RADIOLOGY NEWS
Do more CT scans lead to more kidney surgeries?
January 9, 2018 -- The higher the number of chest or abdominal CT exams in a hospital referral region, the greater the probability that patients will undergo a renal procedure, likely due to the incidental detection of renal masses, according to a study published online December 26 in JAMA Internal Medicine.  Discuss
Doctors who order fewer CTPA scans detect more PE
January 8, 2018 -- Turns out that less really is more. Canadian researchers are reporting that doctors who order fewer CT pulmonary angiography (CTPA) scans for pulmonary embolism (PE) actually have a higher rate of successfully detecting the condition, according to a letter published online January 8 in JAMA Internal Medicine.  Discuss
Sonoelastography is effective for diagnosing golfer's elbow
January 8, 2018 -- Real-time sonoelastography is a useful tool for diagnosing medial epicondylitis, or golfer's elbow, according to research presented by a team from South Korea at the recent RSNA 2017 meeting in Chicago.
Geography, lack of specialization hinder imaging access
January 5, 2018 -- Counties that are poor and rural are less likely to have access to a radiologist who accepts Medicare patients than counties that are richer and urban. These same counties are also less likely to have access to subspecialized radiologists, according to a study published online January 2 in the Journal of the American College of Radiology.  Discuss
MRI links function of brain networks to IQ
January 5, 2018 -- A person's intelligence could soon be confirmed with an MRI scan to assess how well connected and functional his or her neurological networks are, according to a study published in the January issue of Neuron.  Discuss
UC Davis group reports progress on total-body PET/CT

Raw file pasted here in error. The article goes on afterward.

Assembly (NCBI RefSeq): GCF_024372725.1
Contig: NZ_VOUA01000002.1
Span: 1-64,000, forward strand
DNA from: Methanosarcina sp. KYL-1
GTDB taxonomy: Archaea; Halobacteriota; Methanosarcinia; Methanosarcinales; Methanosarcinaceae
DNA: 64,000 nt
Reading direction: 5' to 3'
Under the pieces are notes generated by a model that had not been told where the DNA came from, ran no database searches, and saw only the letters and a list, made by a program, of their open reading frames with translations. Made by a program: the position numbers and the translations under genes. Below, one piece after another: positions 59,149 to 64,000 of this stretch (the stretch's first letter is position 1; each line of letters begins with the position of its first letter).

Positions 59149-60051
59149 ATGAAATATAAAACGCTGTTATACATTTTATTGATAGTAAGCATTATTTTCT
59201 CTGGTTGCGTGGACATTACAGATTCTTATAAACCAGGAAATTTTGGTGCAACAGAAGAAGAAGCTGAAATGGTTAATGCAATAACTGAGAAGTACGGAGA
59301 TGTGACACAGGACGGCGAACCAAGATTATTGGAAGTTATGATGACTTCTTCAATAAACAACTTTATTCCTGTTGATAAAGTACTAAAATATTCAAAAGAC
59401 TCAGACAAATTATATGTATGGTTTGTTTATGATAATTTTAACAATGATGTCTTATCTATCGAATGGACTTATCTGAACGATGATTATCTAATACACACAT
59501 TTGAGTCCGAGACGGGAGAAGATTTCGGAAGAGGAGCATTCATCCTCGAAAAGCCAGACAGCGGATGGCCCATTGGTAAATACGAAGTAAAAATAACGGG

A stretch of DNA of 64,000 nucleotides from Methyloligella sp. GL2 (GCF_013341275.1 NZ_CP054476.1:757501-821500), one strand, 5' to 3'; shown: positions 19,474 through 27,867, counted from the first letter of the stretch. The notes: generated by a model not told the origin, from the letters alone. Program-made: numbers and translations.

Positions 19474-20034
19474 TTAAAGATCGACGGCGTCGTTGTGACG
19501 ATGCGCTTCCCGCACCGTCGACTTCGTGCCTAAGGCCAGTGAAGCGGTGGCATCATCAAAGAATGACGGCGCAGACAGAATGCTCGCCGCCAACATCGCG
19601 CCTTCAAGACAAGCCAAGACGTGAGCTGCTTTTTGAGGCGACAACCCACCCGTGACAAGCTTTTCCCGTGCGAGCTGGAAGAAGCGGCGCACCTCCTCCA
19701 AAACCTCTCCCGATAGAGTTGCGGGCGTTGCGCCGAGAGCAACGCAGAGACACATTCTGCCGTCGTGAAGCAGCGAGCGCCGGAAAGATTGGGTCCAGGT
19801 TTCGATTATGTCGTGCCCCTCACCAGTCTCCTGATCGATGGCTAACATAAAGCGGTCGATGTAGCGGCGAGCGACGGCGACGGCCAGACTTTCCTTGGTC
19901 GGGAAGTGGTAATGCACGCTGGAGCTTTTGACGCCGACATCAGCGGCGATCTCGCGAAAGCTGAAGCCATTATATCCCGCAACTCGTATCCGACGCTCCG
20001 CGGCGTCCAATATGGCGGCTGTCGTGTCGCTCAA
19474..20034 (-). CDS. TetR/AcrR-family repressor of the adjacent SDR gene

January 5, 2018 -- Researchers at the University of California, Davis (UC Davis) report continued progress on their development of a total-body PET/CT scanner designed to image patients in less than one minute, in an article in the January issue of the Journal of Nuclear Medicine.  Discuss
Cancer deaths continue to fall, but CT lung screening lags
January 4, 2018 -- In its annual report on cancer, the American Cancer Society reported that cancer mortality in the U.S. declined by 26% over the past 20 years. But gains in lung cancer survival are being slowed because so few individuals who are eligible for CT lung cancer screening actually undergo the scans.  Discuss
What are the risks of risk-based breast cancer screening?
January 4, 2018 -- Could a breast cancer screening protocol based solely on a woman's risk factors -- rather than her age as is currently the norm with population-based screening -- result in delayed detection for many women? Yes, according to a study published in the January issue of the American Journal of Roentgenology.  Discuss
AIUM publishes guidance for improving ob/gyn US
January 4, 2018 -- The American Institute of Ultrasound in Medicine (AIUM) has released guidelines for improving the use of ultrasound in obstetrics and gynecology, in both clinical practice and residency training.  Discuss
CT dose tracking highlights differences among kids in ER
January 3, 2018 -- Radiation dose tracking software revealed that children who had CT scans in the emergency room (ER) of separate hospitals in Finland received considerably different radiation doses for head and cervical spine CT exams, according to a study published in Emergency Radiology.  Discuss